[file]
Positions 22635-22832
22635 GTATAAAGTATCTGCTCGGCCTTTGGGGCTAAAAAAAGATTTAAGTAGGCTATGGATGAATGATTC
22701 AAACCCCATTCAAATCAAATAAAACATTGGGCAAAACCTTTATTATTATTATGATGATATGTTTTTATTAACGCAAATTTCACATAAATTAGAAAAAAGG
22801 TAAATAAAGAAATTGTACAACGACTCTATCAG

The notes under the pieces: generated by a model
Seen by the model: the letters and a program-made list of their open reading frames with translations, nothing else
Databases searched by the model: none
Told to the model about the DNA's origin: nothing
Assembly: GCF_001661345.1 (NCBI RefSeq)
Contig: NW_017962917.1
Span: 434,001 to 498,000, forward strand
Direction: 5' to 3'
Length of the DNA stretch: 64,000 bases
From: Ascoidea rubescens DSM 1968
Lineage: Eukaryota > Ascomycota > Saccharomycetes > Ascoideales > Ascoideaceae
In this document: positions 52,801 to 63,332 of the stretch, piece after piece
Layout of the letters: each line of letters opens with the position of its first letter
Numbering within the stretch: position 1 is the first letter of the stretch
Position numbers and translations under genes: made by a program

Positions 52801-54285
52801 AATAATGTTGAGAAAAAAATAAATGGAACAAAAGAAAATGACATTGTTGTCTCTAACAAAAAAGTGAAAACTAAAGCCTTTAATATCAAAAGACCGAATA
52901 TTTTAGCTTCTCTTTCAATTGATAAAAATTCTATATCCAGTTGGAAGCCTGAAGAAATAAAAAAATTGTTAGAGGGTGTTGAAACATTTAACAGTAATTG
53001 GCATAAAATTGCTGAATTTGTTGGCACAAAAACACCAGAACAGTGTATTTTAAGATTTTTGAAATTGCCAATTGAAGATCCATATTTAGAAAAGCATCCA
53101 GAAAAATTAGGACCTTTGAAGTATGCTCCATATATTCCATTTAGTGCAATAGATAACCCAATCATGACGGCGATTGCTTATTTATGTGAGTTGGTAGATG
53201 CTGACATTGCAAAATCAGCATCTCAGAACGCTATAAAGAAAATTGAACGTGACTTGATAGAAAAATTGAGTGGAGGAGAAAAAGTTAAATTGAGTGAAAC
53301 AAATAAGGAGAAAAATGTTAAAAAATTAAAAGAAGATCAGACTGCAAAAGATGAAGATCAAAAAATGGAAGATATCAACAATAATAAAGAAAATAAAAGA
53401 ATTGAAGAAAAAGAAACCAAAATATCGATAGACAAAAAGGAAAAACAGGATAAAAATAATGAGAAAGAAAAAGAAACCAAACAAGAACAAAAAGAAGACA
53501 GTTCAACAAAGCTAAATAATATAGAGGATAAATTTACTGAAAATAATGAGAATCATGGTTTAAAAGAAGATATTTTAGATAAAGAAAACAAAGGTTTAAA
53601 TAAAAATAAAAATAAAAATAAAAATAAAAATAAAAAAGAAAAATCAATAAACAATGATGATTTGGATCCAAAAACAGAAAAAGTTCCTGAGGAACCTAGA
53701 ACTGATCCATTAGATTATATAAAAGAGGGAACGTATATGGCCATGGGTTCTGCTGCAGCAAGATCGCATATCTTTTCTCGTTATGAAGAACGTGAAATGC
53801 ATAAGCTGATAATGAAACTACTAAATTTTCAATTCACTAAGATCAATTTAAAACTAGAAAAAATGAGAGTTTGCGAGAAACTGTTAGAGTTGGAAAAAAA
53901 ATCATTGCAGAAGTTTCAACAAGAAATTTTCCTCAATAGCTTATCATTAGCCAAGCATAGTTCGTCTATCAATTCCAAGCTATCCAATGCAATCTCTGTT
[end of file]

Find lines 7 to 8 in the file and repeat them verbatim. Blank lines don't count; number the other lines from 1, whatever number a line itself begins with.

Databases searched by the model: none
Told to the model about the DNA's origin: nothing